Kristin Hegland-McKay (BA/BEd '00) remembers the moment she decided to become a teacher.
"I failed an art course in elementary school," says the Lethbridge Collegiate Institute instructor.
Perhaps the challenges she had already overcome were what fueled her dream to become an art teacher.
In her early years, Kristin Hegland-McKay wore a brace requiring her to lie only on her back or stomach. While other children were learning to crawl and walk, her gross motor skills were delayed, but her fine motor skills were becoming advanced.
“I spent my days inventing little games and creating designs for amusement.”
As she became older she was afflicted with illness which led to learning disabilities.
“I struggled through school. I had a lot of language difficulties, but I was fine in math and social, and I excelled in art.”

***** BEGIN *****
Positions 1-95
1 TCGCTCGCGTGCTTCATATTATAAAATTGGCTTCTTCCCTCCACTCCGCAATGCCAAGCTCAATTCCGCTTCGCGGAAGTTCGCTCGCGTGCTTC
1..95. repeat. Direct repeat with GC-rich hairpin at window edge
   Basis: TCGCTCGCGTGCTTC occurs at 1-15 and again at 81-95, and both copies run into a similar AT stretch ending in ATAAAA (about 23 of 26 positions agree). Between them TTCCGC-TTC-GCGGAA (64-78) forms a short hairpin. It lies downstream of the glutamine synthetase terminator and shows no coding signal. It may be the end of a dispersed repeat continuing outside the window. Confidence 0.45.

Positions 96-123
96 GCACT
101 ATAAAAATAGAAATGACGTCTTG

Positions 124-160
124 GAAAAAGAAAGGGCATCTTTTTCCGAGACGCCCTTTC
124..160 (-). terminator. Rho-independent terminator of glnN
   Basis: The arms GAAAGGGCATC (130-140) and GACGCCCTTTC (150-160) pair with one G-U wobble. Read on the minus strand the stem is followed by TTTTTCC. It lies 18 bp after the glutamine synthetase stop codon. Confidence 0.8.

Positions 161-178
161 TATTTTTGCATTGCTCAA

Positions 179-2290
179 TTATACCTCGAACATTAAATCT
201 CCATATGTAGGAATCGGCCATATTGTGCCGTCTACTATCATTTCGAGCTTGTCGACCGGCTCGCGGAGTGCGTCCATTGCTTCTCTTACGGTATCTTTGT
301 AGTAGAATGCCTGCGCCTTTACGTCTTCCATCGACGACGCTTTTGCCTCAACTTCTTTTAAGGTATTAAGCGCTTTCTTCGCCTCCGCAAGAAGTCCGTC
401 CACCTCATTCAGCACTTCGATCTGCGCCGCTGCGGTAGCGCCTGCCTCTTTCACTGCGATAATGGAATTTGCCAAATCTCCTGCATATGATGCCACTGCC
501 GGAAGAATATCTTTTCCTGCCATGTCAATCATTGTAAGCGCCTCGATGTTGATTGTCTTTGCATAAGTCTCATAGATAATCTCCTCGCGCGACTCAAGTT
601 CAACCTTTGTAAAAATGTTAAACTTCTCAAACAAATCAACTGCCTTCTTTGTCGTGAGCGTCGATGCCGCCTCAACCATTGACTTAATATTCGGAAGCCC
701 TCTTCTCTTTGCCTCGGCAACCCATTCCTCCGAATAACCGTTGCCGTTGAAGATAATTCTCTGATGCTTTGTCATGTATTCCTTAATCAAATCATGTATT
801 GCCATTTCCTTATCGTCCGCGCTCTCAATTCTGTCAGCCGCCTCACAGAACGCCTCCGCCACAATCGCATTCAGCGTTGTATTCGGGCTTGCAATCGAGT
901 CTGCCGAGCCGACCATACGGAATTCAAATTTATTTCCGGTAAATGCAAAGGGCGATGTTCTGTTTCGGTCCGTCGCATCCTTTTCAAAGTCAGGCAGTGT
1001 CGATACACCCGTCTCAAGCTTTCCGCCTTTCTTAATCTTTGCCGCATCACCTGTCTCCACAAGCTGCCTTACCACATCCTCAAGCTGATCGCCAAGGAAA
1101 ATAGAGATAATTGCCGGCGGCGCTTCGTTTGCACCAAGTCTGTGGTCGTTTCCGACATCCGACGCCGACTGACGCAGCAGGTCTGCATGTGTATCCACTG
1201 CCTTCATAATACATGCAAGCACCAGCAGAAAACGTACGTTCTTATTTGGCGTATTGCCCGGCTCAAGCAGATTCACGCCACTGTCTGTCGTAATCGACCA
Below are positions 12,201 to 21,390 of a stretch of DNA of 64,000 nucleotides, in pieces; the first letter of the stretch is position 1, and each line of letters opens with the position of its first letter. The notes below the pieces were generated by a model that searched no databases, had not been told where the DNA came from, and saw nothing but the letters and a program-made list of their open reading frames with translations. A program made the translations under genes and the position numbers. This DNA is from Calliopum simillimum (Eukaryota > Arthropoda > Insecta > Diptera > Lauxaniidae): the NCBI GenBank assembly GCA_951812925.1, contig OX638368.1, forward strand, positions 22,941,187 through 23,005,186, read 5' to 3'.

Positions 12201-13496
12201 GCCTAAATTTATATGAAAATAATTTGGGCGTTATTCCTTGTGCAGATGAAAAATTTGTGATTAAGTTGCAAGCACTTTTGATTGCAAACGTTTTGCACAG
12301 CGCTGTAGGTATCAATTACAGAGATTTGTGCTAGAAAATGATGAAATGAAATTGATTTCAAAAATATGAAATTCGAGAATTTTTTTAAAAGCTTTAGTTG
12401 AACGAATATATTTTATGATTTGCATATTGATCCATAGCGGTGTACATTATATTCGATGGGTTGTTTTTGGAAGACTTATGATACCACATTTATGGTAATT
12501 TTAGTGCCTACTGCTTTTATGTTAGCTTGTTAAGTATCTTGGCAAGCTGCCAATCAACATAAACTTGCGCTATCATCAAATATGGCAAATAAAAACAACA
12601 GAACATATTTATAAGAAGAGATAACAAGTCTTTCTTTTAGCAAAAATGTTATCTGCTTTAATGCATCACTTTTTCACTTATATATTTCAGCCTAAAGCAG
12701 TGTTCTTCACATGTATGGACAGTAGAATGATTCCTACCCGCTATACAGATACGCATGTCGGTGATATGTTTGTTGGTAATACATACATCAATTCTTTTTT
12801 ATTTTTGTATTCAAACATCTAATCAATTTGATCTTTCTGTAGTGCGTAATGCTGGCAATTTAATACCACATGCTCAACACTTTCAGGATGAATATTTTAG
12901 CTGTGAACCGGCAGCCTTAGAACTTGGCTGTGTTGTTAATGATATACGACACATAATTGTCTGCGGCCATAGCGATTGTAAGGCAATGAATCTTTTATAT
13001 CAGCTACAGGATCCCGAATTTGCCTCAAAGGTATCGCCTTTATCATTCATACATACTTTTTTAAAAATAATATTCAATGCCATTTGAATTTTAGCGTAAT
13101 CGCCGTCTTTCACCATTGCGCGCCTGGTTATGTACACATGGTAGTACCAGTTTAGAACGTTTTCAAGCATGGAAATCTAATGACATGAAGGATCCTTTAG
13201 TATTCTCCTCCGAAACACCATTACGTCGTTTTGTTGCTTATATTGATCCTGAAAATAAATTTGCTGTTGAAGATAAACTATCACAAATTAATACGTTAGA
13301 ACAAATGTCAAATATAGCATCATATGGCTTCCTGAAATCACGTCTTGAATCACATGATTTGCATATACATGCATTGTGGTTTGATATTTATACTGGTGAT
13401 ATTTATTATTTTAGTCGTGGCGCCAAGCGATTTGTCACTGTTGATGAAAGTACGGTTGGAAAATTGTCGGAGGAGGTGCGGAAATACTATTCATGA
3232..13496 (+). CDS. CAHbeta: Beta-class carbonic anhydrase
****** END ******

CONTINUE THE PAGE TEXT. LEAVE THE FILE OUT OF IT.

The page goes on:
Upon entering junior high school she and her parents met with a dedicated team of educators who laid out her options, one of which was placement in a remedial English class to help with reading, comprehension, and spelling.
“My parents did a great thing,” recalls Hegland-McKay. “They turned to me and asked what I wanted to do.”
“It was empowering to have the opportunity to take some ownership over how I was allowed to learn.”
“I want to go into regular English,” she responded, “because I want to be an art teacher.”
Hegland-McKay worked hard. In 2000 she convocated from the University of Lethbridge with a BA in Art (Honours), BEd (Honours with Distinction), and a minor in Social Studies.
She credits her success to a teacher who understood the importance of differentiated learning well before it became avant garde. Children can learn if allowed to do it their own way, insists Hegland-McKay.
“I’m lucky to work in a system where such a philosophy is valued. It’s an exciting time to be in education.”